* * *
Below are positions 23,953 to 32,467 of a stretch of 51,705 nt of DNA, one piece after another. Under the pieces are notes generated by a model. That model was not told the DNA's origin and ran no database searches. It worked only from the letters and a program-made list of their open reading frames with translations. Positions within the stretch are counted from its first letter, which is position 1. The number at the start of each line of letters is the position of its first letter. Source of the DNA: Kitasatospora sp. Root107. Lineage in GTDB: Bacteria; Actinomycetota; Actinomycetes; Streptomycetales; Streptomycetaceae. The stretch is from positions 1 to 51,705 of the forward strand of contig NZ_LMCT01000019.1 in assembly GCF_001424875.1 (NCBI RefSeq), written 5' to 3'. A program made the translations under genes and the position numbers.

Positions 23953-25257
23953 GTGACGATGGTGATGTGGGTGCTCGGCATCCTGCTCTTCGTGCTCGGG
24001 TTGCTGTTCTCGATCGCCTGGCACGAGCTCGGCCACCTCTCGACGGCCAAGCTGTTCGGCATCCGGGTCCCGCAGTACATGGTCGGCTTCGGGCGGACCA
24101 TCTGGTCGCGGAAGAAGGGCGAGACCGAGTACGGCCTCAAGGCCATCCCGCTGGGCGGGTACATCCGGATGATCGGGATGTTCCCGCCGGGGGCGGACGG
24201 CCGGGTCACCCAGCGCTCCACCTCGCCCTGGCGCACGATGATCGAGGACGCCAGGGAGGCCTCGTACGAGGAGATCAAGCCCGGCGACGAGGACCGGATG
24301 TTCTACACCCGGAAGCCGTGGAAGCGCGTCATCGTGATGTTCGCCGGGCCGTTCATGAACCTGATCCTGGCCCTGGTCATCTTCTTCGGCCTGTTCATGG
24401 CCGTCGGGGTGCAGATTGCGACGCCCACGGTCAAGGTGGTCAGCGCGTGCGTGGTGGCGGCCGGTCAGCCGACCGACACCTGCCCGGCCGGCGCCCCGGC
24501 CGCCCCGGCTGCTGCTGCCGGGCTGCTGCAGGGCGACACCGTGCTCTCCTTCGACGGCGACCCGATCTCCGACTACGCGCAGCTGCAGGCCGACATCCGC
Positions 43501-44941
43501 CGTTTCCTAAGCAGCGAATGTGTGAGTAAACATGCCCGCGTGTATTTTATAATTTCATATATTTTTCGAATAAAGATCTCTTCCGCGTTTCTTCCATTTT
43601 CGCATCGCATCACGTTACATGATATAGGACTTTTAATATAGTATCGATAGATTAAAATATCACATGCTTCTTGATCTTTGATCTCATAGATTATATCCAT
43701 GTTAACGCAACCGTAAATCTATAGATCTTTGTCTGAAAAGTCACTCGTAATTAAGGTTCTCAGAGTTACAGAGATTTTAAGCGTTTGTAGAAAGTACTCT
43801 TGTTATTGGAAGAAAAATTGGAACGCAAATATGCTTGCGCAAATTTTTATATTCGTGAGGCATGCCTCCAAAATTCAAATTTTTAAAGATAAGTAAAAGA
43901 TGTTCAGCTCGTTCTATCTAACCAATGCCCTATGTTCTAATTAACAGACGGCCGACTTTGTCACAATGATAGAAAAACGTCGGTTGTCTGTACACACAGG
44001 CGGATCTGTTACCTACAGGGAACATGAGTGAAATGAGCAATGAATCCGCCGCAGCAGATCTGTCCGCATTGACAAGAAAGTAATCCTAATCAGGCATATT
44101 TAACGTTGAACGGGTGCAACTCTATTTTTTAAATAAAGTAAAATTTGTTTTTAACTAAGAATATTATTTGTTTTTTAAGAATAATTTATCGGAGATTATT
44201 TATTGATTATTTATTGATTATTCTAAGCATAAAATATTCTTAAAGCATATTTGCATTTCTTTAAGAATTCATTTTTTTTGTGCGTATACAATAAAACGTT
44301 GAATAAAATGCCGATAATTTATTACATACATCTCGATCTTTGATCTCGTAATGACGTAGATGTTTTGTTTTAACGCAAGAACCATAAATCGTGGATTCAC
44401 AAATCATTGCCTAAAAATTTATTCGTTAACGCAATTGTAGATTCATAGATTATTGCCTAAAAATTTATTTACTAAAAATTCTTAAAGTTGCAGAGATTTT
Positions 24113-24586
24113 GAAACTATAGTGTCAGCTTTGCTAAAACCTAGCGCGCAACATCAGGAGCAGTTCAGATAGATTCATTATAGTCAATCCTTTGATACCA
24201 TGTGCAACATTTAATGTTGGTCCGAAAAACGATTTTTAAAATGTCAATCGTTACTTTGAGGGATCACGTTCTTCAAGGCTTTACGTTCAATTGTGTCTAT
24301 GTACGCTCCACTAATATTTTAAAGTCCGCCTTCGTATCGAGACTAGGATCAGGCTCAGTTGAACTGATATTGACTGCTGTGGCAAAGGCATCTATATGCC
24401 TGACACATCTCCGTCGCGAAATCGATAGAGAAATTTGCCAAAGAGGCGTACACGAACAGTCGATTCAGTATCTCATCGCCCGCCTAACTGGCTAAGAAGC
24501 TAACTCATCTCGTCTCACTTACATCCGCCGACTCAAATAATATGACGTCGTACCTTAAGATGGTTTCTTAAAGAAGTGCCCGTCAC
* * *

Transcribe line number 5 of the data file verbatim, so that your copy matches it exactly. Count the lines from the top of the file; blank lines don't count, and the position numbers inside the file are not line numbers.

24101 TCTGGTCGCGGAAGAAGGGCGAGACCGAGTACGGCCTCAAGGCCATCCCGCTGGGCGGGTACATCCGGATGATCGGGATGTTCCCGCCGGGGGCGGACGG